An anthem is somewhat impossible at this moment, so of course it would be ragged. “Listen,” he says in the final lines of “I’m working on a building,” “the good dog at the back door is either whining or / you’re crying to yourself. The start of a song.”
It’s our song, yours and mine, but the details are Dombrowski’s and they reveal a rural life that defies and transforms the assumptions we bring to the countryside. He grew up fishing and hunting in Michigan and now lives with his wife and children in or near Missoula, where he teaches and works as a fly-fishing guide. My own father used to delight in referring to the University of Montana there as the “dance school,” redrawing the same hard moral lines between things that are useful or rooted in the earth and those that are urban and thus frivolous (like poetry, I guess), but you won’t find any of that in these poems. Here is an excruciatingly familiar contemporary life of parenting and regret and questions about one’s own sanity and behavior. The images of river and grassland and pheasant-flavored wind which pour through these poems are gorgeous, and frame a place and an idea so beautiful that people would defend it with their last breath, but they also display our madness in wild relief like a city can’t.
For what heaven are we living, or to what, as they say, do we return? “There must be rivers there,” Dombrowski writes in the poem that anchors this book, “Going Home,”
rivers strewn with moonlight and discarded
shopping carts, mouths of springs choked
with forget-me-nots, long slavering rills
threading rusted culvert grates, rivulets
splitting thickets, and boulder-cured cataracts
pocked by sewers pissing virulent strains of Time —
It’s America The Beautiful with a bad case of the blues, and hasn’t it always been? The republic is full of trouble and so are our personal lives, with the dead demonstrating the flaws in the system. Everything that has been torn open and exposed in this current America has been here right from the very start. Dombrowski pulls the shock and disappointment and love into sharp focus as a teenaged love suddenly develops a brain tumor. A father-in-law is in hospice. An acquaintance’s body found in the Grand River, but his head found in a tributary, the Red Cedar.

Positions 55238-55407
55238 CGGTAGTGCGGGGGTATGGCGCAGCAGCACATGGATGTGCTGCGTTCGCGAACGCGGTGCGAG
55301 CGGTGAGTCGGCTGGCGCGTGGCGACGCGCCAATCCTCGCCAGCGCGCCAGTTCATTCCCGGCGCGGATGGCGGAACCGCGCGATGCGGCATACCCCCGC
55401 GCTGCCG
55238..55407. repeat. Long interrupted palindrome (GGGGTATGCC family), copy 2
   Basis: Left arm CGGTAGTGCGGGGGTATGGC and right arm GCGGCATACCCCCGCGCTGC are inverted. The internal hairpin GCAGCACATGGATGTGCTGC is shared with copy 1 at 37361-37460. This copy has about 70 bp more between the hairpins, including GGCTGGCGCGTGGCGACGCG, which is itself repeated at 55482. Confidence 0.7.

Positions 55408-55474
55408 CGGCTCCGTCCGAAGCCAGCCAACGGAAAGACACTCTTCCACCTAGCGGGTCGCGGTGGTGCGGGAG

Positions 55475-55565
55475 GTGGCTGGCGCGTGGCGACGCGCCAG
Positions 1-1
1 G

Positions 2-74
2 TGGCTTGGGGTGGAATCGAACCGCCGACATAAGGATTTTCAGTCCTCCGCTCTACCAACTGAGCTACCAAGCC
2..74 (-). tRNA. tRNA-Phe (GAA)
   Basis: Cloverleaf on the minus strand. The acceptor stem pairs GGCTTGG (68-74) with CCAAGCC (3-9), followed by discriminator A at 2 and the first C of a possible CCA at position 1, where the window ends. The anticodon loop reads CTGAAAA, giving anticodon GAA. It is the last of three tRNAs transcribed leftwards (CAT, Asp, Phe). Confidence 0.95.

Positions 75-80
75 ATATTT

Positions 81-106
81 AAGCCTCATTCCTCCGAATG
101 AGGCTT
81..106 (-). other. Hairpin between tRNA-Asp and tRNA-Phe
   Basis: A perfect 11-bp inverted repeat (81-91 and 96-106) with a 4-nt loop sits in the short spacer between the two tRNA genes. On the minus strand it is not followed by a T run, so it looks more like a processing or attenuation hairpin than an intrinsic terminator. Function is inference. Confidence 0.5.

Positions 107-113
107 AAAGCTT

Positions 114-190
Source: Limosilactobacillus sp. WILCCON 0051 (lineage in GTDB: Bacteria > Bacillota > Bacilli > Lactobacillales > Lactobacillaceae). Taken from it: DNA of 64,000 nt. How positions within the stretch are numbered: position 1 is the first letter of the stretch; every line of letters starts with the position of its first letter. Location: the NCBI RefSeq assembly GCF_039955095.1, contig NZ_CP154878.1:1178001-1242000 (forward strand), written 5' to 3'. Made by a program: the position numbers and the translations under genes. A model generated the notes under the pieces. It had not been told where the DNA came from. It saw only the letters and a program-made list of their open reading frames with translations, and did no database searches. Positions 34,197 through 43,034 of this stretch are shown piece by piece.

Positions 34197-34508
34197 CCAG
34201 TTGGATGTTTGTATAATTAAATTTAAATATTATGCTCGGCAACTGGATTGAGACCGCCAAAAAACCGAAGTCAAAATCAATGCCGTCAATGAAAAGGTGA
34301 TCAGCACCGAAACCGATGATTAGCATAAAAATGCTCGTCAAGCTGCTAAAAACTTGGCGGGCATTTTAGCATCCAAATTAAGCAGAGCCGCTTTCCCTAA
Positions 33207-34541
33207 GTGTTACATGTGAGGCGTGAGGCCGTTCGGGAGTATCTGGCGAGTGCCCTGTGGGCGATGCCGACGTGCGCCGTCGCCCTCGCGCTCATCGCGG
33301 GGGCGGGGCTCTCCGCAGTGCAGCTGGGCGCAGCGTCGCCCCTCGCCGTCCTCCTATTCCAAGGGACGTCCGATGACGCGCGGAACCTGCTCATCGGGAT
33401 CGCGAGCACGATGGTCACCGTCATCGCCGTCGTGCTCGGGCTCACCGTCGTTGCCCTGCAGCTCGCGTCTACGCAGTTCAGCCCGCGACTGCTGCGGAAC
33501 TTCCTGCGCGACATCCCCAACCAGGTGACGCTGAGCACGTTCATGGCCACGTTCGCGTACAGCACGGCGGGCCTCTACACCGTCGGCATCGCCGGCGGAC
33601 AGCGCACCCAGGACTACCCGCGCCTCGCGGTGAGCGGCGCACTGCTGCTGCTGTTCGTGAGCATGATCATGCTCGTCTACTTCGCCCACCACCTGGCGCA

He’s visited repeatedly by the famous dead, such as the poet Ted Roethke, whose line he borrows, highlighted in italics — “In a dark time, the eye begins to see” — and brilliant and uncompromising painter Mark Rothko, who makes return appearances. They come because the narrator of these poems can hardly bear the pain he owns but is also reluctant to share it. In one of the finest poems in the collection, “Poem in Which I Lose My Wish to Drown,” the ghost of Rothko blows into the poet’s body and tries to claim for his painter’s brush the “orange translucence” of the salmon roe spilling off his knife into the bottom of the boat, but he can’t fully claim it, we quickly realize, because he is dead and the current writer is alive. As much as that is a condition governed by choice, the poet sees he is blessed to have this roe, to have the experience of the roe, and comments: “This voice calling mine / to carry, then melt into a blue he invented: / god that he was, I lord it over him and the gone.”